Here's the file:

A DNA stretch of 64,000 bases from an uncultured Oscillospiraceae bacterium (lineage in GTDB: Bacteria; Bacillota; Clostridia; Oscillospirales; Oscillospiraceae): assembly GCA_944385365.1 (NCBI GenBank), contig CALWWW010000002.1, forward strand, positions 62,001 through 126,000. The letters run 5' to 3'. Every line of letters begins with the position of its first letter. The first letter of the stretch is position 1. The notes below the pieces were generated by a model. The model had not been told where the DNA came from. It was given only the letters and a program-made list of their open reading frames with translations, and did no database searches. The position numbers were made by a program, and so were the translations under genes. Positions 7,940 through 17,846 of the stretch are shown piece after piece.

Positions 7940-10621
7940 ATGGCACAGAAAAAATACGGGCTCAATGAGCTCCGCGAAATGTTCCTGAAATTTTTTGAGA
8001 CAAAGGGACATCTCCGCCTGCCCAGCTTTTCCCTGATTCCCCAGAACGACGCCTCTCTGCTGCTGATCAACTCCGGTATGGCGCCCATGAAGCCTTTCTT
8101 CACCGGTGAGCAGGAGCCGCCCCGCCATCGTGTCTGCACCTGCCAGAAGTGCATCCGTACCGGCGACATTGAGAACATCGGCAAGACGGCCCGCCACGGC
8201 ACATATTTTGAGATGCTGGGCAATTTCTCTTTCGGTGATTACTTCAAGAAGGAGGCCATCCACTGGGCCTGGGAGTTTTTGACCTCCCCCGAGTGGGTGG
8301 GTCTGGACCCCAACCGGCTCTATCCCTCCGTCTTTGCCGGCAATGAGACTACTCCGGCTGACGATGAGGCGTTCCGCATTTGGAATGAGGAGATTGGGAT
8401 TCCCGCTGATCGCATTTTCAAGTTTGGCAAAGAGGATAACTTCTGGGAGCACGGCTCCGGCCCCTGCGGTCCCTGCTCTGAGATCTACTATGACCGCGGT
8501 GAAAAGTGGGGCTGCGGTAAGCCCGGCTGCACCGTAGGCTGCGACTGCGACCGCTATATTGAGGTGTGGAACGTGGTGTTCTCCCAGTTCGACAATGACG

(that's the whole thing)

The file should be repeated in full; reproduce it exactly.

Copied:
A DNA stretch of 64,000 bases from an uncultured Oscillospiraceae bacterium (lineage in GTDB: Bacteria; Bacillota; Clostridia; Oscillospirales; Oscillospiraceae): assembly GCA_944385365.1 (NCBI GenBank), contig CALWWW010000002.1, forward strand, positions 62,001 through 126,000. The letters run 5' to 3'. Every line of letters begins with the position of its first letter. The first letter of the stretch is position 1. The notes below the pieces were generated by a model. The model had not been told where the DNA came from. It was given only the letters and a program-made list of their open reading frames with translations, and did no database searches. The position numbers were made by a program, and so were the translations under genes. Positions 7,940 through 17,846 of the stretch are shown piece after piece.

Positions 7940-10621
7940 ATGGCACAGAAAAAATACGGGCTCAATGAGCTCCGCGAAATGTTCCTGAAATTTTTTGAGA
8001 CAAAGGGACATCTCCGCCTGCCCAGCTTTTCCCTGATTCCCCAGAACGACGCCTCTCTGCTGCTGATCAACTCCGGTATGGCGCCCATGAAGCCTTTCTT
8101 CACCGGTGAGCAGGAGCCGCCCCGCCATCGTGTCTGCACCTGCCAGAAGTGCATCCGTACCGGCGACATTGAGAACATCGGCAAGACGGCCCGCCACGGC
8201 ACATATTTTGAGATGCTGGGCAATTTCTCTTTCGGTGATTACTTCAAGAAGGAGGCCATCCACTGGGCCTGGGAGTTTTTGACCTCCCCCGAGTGGGTGG
8301 GTCTGGACCCCAACCGGCTCTATCCCTCCGTCTTTGCCGGCAATGAGACTACTCCGGCTGACGATGAGGCGTTCCGCATTTGGAATGAGGAGATTGGGAT
8401 TCCCGCTGATCGCATTTTCAAGTTTGGCAAAGAGGATAACTTCTGGGAGCACGGCTCCGGCCCCTGCGGTCCCTGCTCTGAGATCTACTATGACCGCGGT
8501 GAAAAGTGGGGCTGCGGTAAGCCCGGCTGCACCGTAGGCTGCGACTGCGACCGCTATATTGAGGTGTGGAACGTGGTGTTCTCCCAGTTCGACAATGACG